jonners99
24-03-2009, 11:57 AM
Its because its an extra income that I would need to register as self employed as its completely seperate from my main job.

Must say I am liking the PO Box idea.

Mars Mug
24-03-2009, 12:04 PM
Don't you simply need to complete a tax return?

Poppy
24-03-2009, 12:10 PM
Please do not take this for granted. You really ought to find out two things:

Does the lease prohibit running a business or breach any other covenants?
If it does, is there a proviso whereby the lessee can ask the freeholder for consent?

jeffrey
24-03-2009, 12:13 PM
Please do not take this for granted. You really ought to find out two things: does the lease prohibit running a business or breach any other covenants? If it does, is there a proviso whereby the lessee can ask the freeholder for consent?
As I said in post #3:
True, but why shouldn't OP simply ask L for consent? Before L gives it, let L verify (in long lease) whether it would breach a covenant.

mind the gap
24-03-2009, 12:19 PM
As I said in post #3:

Sincerest form of flattening and all that?

jonners99
24-03-2009, 13:19 PM
This does not interfere with my tenancy as I never meet clients, most of the work is done in the evenings, I rarely work from home etc.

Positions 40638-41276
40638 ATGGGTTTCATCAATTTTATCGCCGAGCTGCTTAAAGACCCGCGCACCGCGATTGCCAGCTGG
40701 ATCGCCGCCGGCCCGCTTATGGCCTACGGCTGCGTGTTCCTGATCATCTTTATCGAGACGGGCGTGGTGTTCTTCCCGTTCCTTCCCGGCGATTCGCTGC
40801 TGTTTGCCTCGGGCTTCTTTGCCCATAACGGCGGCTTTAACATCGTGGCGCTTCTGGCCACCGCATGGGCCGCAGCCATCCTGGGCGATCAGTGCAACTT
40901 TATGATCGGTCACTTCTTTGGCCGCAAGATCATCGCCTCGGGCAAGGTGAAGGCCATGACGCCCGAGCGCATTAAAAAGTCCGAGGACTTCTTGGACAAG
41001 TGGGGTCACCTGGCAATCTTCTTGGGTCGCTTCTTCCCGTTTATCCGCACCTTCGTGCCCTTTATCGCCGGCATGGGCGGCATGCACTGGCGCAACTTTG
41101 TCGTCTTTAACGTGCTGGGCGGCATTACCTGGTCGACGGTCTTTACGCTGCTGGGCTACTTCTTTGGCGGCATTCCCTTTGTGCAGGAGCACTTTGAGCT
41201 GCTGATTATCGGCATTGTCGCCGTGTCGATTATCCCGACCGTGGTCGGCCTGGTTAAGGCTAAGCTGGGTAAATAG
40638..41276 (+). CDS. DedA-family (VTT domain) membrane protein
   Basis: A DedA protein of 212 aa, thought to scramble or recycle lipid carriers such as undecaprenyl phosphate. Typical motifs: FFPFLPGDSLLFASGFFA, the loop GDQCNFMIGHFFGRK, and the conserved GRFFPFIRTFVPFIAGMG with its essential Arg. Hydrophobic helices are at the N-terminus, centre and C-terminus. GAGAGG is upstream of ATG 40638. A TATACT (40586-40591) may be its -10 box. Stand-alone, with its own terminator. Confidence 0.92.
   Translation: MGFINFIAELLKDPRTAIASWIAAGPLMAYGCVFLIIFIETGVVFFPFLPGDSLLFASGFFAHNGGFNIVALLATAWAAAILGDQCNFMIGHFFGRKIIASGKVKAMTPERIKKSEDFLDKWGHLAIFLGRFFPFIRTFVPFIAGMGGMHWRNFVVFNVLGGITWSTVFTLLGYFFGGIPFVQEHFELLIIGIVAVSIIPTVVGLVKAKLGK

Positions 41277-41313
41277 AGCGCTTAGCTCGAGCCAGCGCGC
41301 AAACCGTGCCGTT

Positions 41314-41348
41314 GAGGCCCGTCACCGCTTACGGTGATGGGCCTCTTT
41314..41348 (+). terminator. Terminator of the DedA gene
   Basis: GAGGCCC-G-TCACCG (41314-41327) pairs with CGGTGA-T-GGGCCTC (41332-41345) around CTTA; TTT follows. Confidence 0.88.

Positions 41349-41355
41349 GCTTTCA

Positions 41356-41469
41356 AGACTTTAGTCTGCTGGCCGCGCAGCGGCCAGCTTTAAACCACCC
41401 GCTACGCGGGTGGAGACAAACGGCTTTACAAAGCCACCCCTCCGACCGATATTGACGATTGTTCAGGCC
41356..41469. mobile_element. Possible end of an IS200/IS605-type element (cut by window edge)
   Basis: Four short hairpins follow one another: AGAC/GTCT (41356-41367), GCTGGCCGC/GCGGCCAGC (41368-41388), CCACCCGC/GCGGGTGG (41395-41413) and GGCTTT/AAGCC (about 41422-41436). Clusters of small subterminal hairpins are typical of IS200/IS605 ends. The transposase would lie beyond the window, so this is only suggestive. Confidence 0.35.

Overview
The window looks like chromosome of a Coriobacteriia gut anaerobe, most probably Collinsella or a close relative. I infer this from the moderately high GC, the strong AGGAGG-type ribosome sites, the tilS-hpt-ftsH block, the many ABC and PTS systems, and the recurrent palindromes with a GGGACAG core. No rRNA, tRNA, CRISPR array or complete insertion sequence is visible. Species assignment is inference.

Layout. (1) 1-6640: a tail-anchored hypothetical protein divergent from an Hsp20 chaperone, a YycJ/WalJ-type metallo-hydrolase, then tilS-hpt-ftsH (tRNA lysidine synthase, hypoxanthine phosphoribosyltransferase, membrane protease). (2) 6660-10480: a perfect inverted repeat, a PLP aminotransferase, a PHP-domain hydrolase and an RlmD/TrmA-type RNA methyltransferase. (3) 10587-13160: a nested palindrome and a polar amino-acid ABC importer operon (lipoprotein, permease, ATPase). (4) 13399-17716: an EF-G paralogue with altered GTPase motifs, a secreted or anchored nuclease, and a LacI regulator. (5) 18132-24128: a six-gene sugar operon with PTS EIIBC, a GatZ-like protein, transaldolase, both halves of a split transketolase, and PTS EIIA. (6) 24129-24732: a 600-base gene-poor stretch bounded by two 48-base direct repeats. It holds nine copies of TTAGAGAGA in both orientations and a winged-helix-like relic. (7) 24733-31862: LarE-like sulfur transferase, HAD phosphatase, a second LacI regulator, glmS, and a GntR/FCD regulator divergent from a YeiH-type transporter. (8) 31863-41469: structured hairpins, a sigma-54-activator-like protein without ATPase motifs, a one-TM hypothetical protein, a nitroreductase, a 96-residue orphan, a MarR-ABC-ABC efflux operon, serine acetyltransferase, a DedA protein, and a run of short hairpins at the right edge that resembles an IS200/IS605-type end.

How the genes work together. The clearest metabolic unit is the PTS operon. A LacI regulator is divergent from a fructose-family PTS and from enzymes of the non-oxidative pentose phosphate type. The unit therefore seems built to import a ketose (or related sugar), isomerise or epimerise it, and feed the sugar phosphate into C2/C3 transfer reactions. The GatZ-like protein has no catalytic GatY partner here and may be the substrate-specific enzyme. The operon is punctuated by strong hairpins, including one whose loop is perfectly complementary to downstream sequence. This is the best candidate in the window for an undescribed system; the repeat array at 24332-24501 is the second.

I would never meet with clients at home, work would be done for 5hrs per week but most of the work would be done at home solely sitting at my computer.

jonners99
24-03-2009, 22:54 PM
So now I am at home here is what it says in my tenancy agreement:

"Not to cause or permit the premises to be used for any profession trade or businesss whatsoever and not to use the premises for any purpose other than a private residence by the tenant."

If no customers visit/post to/call me at my flat and my occaisional use of my computer for web design for 5hrs a week is all the business related stuff that takes place there is it likely to contravene these rather black and white rules?

Mars Mug
25-03-2009, 08:00 AM
If no customers visit/post to/call me at my flat and my occaisional use of my computer for web design for 5hrs a week is all the business related stuff that takes place there is it likely to contravene these rather black and white rules?

I would say no unless you set it up as a business address and start receiveing busuiness post, otherwise no one is likely to know or care that you are making spare cash from what you consider to be a hobby.

Poppy
25-03-2009, 08:55 AM
You really ought to check with your landlord and his landlord (the freeholder).

Reading that clause, the word "whatsoever" is giving emphasis that I do not think you should ignore.